Potential crazy upsets: #8 Wisconsin over Villanova in round 2, as they’ll at least limit possessions and keep the game close. It’ll be aesthetic hell to watch if they can pull it off. I’ll give #7 South Carolina over Duke a slight nod as well since the game would be in Greenville, SC, where UNC also plays, which means a good chunk of the crowd will be heavily invested in cheering for Duke’s opposition. Finally, whomever wins the play-in between #11’s USC and Providence will have a puncher’s chance to beat SMU and go on a run.
Favorites: Gonzaga is the first mid-major since Wichita State (in 201…2? maybe?) to get a #1, and they actually promise to be a tough out. Wichita State ran into an 8-seeded Kentucky team that nearly won the whole damn thing. #2 Arizona lost to Gonzaga in the regular season, but was without two key players and just won the top-heavy Pac-12. #3 Florida State looks like an NBA team from a size and athleticism POV.
Final Four Possibilities: #4 West Virginia presses like crazy, #5 Notre Dame is good…this one’s tough. Special shout-out to St. Mary’s at the 7-seed as well, they’d be the nation’s top mid-major…had they not lost to Gonzaga three times. Hell, 11 seed Xavier started the season in the top 10-15 in major polls.
Potential Crazy Upsets: Either #7 St. Mary’s or #10 VCU could beat Arizona in Round 2. Same for #6 Maryland and #11 Xavier over Florida St. I’m gonna ride with #12 Princeton over Notre Dame as my 12/5 because both teams play such a slow tempo that it’ll come down to the final two minutes.
I know you’re looking at Vanderbilt/Northwestern’s winner (damn this is an academically-sound bracket, even with Florida St. and Arizona) as a possible Gonzaga-beater…but both teams are hella inadequate to do this.
S16: Gonzaga/WVU/Florida St./St. Mary’s (ALL SUBJECT TO CHANGE)
E8: Gonzaga/Florida St.
Winner: Florida St., who serves as my annual ‘Final Four pick to lose on Day 1’.
***IF YOU ARE WILLING TO SPONSOR THIS WEBSITE FOR FOOTBALL SEASON 2017, I’LL LOCK THIS BRACKET IN AND LET YOU MOCK ME WHEN FLORIDA STATE LOSES TO FGCU.***
Favorites: Kansas is here. Louisville is big and again developed a sick combo guard in Shelton Mitchell.
Final Four possibilities: If I don’t go
rock chalk, there are a bunch of teams that could theoretically have potential. However, #3 Oregon just lost a key player, apparently. #4 Purdue was the best team in the B1G and didn’t win a game in their conference tourney. #5 Iowa State is hotter than most teams, and I didn’t know that until looking at the ‘info’ button on the brackets. #7 Michigan is riding high after the plane derailment/B1G title, and #9 Michigan St. is always a tough out in March because Tom Izzo.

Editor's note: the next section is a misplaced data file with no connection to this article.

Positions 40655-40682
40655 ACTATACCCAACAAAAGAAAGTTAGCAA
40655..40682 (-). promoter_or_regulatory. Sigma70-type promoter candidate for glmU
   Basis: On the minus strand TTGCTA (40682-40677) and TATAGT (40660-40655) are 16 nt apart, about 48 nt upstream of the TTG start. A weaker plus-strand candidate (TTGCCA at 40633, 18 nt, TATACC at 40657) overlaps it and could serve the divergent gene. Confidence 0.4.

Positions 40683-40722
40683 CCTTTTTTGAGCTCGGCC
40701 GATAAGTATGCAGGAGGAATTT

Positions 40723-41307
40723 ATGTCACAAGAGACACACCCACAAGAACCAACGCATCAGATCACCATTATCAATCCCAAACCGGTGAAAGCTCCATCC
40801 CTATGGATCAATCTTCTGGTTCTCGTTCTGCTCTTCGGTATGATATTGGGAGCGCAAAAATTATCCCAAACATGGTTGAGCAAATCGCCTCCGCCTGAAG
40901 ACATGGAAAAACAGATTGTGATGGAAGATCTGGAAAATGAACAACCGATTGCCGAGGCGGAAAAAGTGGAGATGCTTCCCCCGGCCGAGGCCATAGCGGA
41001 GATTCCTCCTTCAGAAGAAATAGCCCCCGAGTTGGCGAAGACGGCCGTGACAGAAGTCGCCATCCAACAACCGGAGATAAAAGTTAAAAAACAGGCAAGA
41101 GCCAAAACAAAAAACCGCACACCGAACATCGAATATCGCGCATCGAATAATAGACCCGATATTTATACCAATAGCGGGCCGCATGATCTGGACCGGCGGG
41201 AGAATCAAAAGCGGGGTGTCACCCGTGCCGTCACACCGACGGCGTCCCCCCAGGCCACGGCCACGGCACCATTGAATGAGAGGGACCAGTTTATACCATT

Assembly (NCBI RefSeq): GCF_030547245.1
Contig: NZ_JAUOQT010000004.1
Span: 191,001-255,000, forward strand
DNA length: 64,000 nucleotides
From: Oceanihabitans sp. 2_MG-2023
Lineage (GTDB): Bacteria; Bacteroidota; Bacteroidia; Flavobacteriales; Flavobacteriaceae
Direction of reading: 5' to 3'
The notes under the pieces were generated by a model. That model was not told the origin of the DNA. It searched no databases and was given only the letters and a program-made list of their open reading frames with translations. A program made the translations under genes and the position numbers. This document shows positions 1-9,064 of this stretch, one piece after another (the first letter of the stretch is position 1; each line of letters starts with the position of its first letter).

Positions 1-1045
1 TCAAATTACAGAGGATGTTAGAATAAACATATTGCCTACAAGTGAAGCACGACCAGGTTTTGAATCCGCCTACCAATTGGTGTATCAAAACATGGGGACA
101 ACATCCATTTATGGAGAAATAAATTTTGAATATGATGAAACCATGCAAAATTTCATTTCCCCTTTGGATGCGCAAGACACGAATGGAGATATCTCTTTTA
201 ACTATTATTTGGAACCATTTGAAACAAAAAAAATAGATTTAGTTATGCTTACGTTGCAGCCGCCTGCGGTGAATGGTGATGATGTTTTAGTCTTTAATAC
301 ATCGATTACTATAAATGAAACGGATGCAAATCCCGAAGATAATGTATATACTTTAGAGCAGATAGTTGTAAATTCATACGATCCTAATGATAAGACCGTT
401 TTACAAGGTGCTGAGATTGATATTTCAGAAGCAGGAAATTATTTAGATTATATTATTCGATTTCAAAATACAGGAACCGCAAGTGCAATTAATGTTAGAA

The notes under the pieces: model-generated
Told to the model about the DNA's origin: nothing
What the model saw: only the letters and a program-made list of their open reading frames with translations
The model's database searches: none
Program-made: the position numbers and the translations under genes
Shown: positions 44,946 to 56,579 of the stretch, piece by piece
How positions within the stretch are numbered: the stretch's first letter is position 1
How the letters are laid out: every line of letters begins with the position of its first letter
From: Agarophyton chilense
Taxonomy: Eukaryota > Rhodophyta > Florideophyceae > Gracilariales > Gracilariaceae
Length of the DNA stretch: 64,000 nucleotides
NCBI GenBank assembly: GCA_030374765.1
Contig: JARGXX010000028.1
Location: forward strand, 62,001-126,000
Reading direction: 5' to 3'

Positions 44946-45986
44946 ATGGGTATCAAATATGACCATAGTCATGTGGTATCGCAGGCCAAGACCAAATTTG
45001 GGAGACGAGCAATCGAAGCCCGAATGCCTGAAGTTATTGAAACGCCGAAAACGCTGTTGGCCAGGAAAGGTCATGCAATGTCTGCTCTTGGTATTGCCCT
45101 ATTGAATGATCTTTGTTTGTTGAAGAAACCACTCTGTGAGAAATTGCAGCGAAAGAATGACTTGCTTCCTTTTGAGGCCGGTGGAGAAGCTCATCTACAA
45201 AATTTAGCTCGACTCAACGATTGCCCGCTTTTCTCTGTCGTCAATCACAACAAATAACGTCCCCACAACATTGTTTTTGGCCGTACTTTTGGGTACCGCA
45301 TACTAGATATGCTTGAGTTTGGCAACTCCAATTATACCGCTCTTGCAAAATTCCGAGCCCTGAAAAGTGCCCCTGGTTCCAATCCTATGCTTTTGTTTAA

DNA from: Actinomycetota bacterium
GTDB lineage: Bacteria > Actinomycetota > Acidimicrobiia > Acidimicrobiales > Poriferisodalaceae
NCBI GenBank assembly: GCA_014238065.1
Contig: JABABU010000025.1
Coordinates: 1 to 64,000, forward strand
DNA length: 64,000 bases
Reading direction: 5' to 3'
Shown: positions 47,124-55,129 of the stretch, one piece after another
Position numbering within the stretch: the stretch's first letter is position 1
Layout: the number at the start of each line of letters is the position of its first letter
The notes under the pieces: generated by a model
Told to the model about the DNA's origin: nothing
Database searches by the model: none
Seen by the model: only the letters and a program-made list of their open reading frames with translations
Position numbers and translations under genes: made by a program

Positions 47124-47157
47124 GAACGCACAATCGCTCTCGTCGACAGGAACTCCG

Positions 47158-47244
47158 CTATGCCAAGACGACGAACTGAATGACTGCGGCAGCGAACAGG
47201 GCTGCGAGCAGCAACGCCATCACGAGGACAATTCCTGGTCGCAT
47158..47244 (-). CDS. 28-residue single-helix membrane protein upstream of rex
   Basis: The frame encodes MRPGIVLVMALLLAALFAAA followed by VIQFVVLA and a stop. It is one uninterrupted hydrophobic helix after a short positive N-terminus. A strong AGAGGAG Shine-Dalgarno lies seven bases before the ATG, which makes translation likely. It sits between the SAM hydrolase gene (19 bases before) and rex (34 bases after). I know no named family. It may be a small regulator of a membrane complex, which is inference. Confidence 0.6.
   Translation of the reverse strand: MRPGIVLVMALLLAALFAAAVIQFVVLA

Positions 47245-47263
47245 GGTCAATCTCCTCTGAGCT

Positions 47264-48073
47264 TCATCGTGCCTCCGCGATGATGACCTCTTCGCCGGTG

This bracket has nobody I’m actually that confident in.
Potential Crazy Upsets: I mean, pick one. I’ve got my eye on Oregon and Iowa State to possibly both get KO’d in the first round. Literally anything besides Kansas vs. play-in is on the table.
S16: Kansas, Purdue, Rhode Island, Louisville
E8: Purdue, Louisville
Favorites: Uhhh…Carolina, Kentucky, and UCLA are interchangeable as 1/2/3, with Carolina having the advantage of having to play one of them, at most. Butler is the fundamentally sound gym rat squad of the tournament who could give the three aforementioned up-tempo teams fits.
Final Four possibilities: Gonna be a tough road to hoe, but #6 Cincinnati and #10 Wichita State both feel criminally underseeded.
Potential Crazy Upsets: The 12/5’s strike again. Minnesota seems pretty nondescript and Middle Tennessee went 30-4. #13 Winthrop has some dude scoring 23 points a game, and guard play wins in March. Anyone knocking off the top 3 would register as well, and I think Cincinnati over UCLA and Wichita over Kentucky in round 2 should both at least merit consideration.
S16: UNC, Middle Tennessee, Cincinnati, Kentucky
E8: UNC, Kentucky
Winner: Kentucky (let’s…let’s not talk about it.)
Villanova vs. Florida St., Kentucky vs. Louisville: Seriously, Florida State is such a weak pick here. Villanova picks them apart and wins by 17. Hey, the nation’s (second) best rivalry! I think its a Kentucky run year.
Shit. Go SEC, I guess.